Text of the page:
Babies are great. Everyone loves babies. They are cute. They are funny. They are an extension of you – a life that you brought into this world that looks a little like you and will love you unconditionally for the rest of your days.
Babies also poop. Like all the time.
They cry. They require non-stop food. They drool and spit up and get sick and never sleep and always sleep and get rashes and fart and cry more and are so, so fragile…
Having a baby can be one of life’s greatest joys. But it is rarely easy.
Most parents experience some degree of nervousness in their life after giving birth. Yet some parents experience real, serious anxiety. Raising a baby is hard enough. Raising a newborn baby while you also seem to be struggling with anxiety can make it overwhelming.
Postpartum Anxiety – In Moms AND Dads
Anxiety after giving birth, also known as postpartum anxiety, is common. It is also present in both moms and dads, although women have a few extra factors that do put them slightly more at risk. Anyone that feels that they are overwhelmed by nervousness or struggling to keep the stress together may be showing sign of this type of condition.
There is a lot of attention placed on postpartum depression, and rightfully so, as it is a heavily underdiagnosed issue. But postpartum anxiety is also very common. While it can theoretically go away with time, others find that it becomes a lasting issue that affects their lives for years to come.
Even if you are someone whose anxiety is destined to go away, the challenges that anxiety can bring to one’s life can affect your ability to adjust to parenthood, and your ability to remember and enjoy the time you have with your new child.
The MANY Causes of Postpartum Anxiety
With anxiety, it is not always important what causes your anxiety as much as it is finding ways to treat it. But sometimes by examining how many different issues lead to anxiety after childbirth, it can put some perspective on what has happened that led to the condition.
This is by no means an exhaustive list because anxiety is complex. The factors that lead to it can be as simple as worrying about the baby, or as complex as a past interaction of your own childhood. But some of the most common reasons for anxiety after birth include:
- Lack of Sleep – It cannot be emphasized enough how often poor sleep is responsible for the development of anxiety. Your ability to cope with stress is related to both your brain and the chemical messengers inside of the body. When you don’t sleep, your brain doesn’t work as well and the chemical messengers do not function properly. If you don’t cope with stress well, anxiety can be the result. (Similarly, when someone struggles with sleep they often drink extra coffee, which may make anxiety worse).
- Hormonal Changes – Women that have given birth often take 6 months or more for their bodies to recover. Part of that recovery is your hormones going back to normal. When you have a hormonal imbalance, it can trigger anxiety.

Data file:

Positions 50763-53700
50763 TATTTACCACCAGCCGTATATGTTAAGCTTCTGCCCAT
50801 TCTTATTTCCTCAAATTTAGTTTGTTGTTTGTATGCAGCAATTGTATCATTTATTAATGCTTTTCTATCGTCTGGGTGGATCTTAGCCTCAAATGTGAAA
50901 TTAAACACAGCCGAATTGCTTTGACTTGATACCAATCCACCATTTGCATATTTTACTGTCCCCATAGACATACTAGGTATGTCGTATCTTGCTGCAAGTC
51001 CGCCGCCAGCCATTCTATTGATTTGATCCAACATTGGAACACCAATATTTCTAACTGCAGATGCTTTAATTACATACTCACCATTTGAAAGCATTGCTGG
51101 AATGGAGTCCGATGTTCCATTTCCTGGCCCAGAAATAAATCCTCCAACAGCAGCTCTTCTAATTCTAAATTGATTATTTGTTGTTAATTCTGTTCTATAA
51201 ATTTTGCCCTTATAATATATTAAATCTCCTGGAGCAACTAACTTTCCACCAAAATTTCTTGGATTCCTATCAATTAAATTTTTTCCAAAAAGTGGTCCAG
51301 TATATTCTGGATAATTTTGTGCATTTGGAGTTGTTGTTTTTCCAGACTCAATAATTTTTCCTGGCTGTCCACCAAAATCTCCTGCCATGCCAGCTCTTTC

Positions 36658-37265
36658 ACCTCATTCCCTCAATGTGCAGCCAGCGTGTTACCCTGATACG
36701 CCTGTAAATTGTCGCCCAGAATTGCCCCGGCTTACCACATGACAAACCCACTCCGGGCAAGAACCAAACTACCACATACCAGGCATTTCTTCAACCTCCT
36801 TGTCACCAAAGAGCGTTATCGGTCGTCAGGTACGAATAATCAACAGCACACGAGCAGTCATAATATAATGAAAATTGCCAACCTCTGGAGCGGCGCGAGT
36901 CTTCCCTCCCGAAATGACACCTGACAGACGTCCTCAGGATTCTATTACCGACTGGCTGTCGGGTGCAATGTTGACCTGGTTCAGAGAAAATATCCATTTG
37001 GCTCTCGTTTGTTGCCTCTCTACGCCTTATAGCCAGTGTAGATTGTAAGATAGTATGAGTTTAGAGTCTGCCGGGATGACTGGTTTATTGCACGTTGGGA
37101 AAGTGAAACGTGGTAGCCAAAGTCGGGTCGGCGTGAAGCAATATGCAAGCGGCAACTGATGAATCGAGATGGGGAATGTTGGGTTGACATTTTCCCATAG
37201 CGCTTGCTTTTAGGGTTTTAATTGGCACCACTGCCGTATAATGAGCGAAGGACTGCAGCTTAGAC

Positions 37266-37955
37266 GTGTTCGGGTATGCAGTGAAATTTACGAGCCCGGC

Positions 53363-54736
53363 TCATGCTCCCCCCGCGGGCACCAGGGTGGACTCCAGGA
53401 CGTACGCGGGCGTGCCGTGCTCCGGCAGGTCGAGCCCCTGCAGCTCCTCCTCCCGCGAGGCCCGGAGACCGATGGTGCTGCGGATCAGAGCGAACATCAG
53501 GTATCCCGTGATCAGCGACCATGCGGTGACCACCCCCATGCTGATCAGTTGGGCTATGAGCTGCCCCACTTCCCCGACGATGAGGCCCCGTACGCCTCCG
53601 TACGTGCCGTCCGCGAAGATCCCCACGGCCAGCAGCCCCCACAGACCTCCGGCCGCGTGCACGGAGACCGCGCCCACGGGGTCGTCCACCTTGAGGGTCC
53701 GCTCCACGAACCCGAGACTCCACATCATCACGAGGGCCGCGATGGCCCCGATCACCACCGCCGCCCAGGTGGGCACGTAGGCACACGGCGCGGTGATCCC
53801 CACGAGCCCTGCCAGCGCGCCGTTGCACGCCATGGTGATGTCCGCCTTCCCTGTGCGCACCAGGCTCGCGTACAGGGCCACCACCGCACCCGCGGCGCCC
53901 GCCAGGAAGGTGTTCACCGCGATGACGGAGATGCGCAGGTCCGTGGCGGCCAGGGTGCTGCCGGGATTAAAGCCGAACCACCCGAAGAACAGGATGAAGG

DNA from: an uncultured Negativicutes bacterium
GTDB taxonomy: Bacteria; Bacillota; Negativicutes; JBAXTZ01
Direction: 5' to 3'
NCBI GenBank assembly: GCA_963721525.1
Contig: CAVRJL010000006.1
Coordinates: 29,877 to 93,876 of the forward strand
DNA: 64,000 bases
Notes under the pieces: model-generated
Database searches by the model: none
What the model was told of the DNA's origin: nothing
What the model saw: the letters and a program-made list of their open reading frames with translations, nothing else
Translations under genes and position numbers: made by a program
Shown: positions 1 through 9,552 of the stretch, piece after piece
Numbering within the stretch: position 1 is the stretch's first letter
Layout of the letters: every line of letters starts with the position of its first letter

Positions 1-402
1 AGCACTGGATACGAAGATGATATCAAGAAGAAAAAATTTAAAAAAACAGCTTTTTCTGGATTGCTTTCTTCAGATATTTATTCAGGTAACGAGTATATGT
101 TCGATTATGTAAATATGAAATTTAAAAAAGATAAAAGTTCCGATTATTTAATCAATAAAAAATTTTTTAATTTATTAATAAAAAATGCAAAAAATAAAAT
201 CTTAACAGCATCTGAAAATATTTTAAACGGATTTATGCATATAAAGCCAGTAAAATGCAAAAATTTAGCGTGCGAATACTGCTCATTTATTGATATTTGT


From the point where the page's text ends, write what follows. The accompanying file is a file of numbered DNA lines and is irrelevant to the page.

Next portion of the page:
- Societal Pressures – We now live in a world where we are conditioned to believe that parenting is perfect and that we have to raise our child a specific way or we are bad parents. Those pressures to be perfect can easily trigger the development of anxiety. Any time you believe that you have to be perfect, anxiety is often the result.
- Expectations vs. Reality – Some new parents thought parenting a newborn will be easier. Others thought that they would feel an instant connection to their child, or that there would be no setbacks. But rarely do expectations match reality. Parenting a newborn is hard. Many parents do not feel a connection to their child right away (remember, babies may not make eye contact, smile, or laugh for months). Parenting often has setbacks. It is messy. Expecting it to be easy can lead to stress when it is not.
- Change in Life – Although it is not always clear why there is scientific evidence that change leads to anxiety. It is likely due to the way routine and familiarity leads to comfort and relaxation. When you have a baby, routine changes, and familiarity changes. Suddenly your mind doesn’t have that comfort anymore, and the ability to control stress reduces with it.
- Already Have Anxiety – There is this assumption that anxiety develops after the baby is born. But for many parents, that anxiety already existed. Maybe it wasn’t as severe or unmanageable, but the anxiety was always present. Having a baby simply exacerbated it in a noticeable way.
- Financial Woes – Not all anxiety is the result of the baby itself, but some of the experiences that happen after birth. For some parents, having a baby can be extremely expensive. This leads to financial woes that cause stress. When combined with some of the stresses of caring for a baby, the result can be anxiety.
- Little Alone/Relationship Time – Similarly, when you have a baby, some of the things that used to decrease your anxiety go away. You don’t get any alone time anymore. You and your partner don’t get to go on dates as easily or have much intimacy (you may also be fighting more). There are changes that take place that take away some of the tools you used to use to control your stresses.
This is not a complete list, but it’s easy to see where anxiety can develop. Anxiety and stress co-exist. Having a baby is stressful. The body and life are going through changes. If anything, it’s surprising anxiety isn’t even more common.
Why to Cure Postpartum Anxiety
Things get easier. They always do. Newborns are only newborns for a short time. Soon they’ll be pooping less, crying less, and playing more. You will adjust to your life with your baby.
That means that for some people, the anxiety will go away all on its own.
But there is still a real benefit to reducing your postpartum anxiety, and not waiting for it to go away.
First, there is no guarantee it will go away. You may be waiting for a long time, only for your anxiety to remain a constant problem in your life.
Second, the stress and anxiety you experience now can still have a long-term effect on your life in the future. It can make it harder to enjoy parenthood, it may make it harder to bond with your baby, it can damage your relationship with your partner, it can even cause you to simply forget things (anxiety can lead to some memory loss) during a time in your life that you probably want to remember.